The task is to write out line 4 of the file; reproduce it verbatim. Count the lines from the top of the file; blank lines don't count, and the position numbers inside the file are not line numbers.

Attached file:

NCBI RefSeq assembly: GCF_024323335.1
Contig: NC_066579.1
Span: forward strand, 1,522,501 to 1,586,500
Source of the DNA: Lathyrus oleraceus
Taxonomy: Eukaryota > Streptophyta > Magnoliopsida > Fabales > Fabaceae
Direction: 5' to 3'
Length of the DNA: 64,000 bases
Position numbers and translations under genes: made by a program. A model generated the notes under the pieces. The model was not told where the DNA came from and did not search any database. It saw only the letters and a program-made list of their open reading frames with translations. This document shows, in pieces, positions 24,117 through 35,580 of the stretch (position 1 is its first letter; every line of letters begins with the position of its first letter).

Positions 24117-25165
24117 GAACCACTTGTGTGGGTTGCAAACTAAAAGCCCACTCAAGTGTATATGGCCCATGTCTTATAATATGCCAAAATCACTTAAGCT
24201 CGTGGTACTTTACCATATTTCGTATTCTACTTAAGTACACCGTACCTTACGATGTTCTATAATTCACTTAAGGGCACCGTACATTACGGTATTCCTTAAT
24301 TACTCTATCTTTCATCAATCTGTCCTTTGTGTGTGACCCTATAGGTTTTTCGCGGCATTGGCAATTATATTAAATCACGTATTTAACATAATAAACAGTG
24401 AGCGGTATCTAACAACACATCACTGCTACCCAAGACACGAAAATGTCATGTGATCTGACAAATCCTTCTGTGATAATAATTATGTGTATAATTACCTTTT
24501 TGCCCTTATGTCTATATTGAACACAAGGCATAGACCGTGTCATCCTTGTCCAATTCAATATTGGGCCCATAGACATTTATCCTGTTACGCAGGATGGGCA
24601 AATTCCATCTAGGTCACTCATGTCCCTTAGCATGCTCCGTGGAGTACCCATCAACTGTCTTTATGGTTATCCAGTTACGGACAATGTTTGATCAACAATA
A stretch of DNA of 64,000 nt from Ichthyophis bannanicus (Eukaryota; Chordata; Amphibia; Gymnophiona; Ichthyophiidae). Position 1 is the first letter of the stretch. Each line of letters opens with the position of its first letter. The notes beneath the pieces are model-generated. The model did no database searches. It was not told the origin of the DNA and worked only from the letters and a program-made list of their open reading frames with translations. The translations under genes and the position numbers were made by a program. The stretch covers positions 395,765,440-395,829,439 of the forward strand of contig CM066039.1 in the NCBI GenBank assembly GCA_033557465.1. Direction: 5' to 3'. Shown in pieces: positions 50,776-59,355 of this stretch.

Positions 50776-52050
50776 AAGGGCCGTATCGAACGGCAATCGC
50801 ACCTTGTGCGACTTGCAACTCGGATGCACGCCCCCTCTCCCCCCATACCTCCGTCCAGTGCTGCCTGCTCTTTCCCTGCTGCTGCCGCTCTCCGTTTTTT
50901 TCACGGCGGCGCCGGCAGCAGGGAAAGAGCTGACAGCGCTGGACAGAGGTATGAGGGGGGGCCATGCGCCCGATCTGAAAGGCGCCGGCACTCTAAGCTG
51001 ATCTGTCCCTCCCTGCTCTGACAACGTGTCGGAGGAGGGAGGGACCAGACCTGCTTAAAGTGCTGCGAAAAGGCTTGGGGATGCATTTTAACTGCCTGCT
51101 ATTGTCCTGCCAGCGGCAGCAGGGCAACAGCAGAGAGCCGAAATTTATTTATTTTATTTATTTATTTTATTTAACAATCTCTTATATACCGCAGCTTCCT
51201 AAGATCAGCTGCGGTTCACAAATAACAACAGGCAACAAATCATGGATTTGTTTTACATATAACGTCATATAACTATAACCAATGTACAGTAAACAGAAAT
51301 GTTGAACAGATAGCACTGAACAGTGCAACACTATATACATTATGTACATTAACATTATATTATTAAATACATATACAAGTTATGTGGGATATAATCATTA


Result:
Source of the DNA: Lathyrus oleraceus